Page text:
📸 Seymour Cray posing alongside the Cray-1. (Source: Minnesota Star Tribune)
📸 A CRAY-1 AT THE MAGNETIC FUSION ENERGY COMPUTER CENTER (Source: Department of Energy)
Advances in computers are always a matter of miniaturization. Data that once took a car-sized computer to process can now be done on a system a fraction of the size in a fraction of the time. New machines naturally eclipse their predecessors, but there are still certain milestones that mark the way from the earliest supercomputers to the machines of today. When it was finished in 1975, the Cray-1 was the fastest supercomputer in the world, its sixty miles of coiled wire processing data ten times more efficiently than its closest competitor.
Fitting for such a revolutionary machine, Cray-1’s namesake was a legend in the world of early digital computers. A code-breaking veteran of World War Two, Seymour Cray worked for several prestigious computer firms, eventually founding Control Data Corporation in 1957, located in Bloomington, Minnesota. Dissatisfied with management interference, Cray split again to form Cray Research. Eschewing the methods of the past, this new company would be based on four main principles: simplicity, size, discipline, and cooling.
📸 A Cray-1 with its 60 miles of wires exposed (Source: Computer History Museum)
Part of the split from Control Data Corporation had been necessitated by Cray’s demand for absolute privacy and silence while working on his designs. Cray’s eccentricities were seemingly boundless. His fear of a nuclear war had led him to build his CDC lab in his hometown, Chippewa Falls, Wisconsin. Later in his career, he worked out of a cabin. In his spare time, Cray dug a massive tunnel under his house, complete with a periscope, and joked that elves in the tunnel would help him solve whatever computer problem he was faced with. As Cray himself once said: "I'm up in the Wisconsin woods, and there are elves in the woods. So when they see me leave, they come into my office and solve all the problems I'm having. Then I go back up and work some more."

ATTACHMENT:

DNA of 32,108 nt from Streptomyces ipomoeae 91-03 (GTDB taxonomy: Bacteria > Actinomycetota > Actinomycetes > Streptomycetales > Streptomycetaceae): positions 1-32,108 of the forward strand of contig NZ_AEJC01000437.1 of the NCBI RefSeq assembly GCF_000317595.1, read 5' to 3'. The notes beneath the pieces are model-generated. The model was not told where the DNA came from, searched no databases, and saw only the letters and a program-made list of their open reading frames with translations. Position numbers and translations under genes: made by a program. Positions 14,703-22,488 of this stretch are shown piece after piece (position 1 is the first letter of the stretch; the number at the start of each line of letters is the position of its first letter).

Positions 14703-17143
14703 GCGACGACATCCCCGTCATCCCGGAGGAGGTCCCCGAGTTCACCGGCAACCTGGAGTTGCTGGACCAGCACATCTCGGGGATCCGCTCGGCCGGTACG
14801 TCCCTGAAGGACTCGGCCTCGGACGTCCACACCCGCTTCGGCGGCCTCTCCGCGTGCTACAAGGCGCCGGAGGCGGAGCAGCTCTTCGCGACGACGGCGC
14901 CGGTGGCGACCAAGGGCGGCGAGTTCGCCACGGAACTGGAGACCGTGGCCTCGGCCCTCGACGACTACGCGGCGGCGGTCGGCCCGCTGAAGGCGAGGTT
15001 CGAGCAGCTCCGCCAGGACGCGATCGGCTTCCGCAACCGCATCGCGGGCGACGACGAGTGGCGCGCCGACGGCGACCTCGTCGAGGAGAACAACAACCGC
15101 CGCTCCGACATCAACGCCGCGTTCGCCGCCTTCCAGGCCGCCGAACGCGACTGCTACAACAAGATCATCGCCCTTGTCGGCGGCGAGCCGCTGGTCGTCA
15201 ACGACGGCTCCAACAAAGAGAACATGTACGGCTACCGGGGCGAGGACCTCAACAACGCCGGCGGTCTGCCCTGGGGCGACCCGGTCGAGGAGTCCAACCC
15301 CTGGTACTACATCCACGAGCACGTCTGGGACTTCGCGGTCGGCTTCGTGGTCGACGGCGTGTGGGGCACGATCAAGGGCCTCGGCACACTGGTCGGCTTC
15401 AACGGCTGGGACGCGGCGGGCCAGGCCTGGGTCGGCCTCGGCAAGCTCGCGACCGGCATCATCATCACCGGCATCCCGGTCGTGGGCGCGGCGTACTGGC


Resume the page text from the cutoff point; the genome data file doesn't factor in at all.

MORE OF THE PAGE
These eccentricities helped to build a mystique around Cray, something of great use to him. The man was able to inspire confidence and devotion, with many computer scientists following him from CDC to his new company. From there they set their eyes on a simple enough task: making the fastest computer in the world and finding new ways to do it. Earlier attempts to create a viable supercomputer involved the use of incredibly complex integrated circuits. The Cray-1 used just three different types of integrated circuits, vastly simplifying the architecture.
"My guiding principle was simplicity. I think there is an expression for that. Don't put anything in that isn't necessary. Whereas many other places at that point in time and for several years after that were adding all the bells and whistles that could be imagined. Later on much more recently there came the term "RISC" which says "back to the basics", make it as simple as you can. I thought I was a RISC person all the time even though I didn't know the name." -Seymour Cray, 1995 interview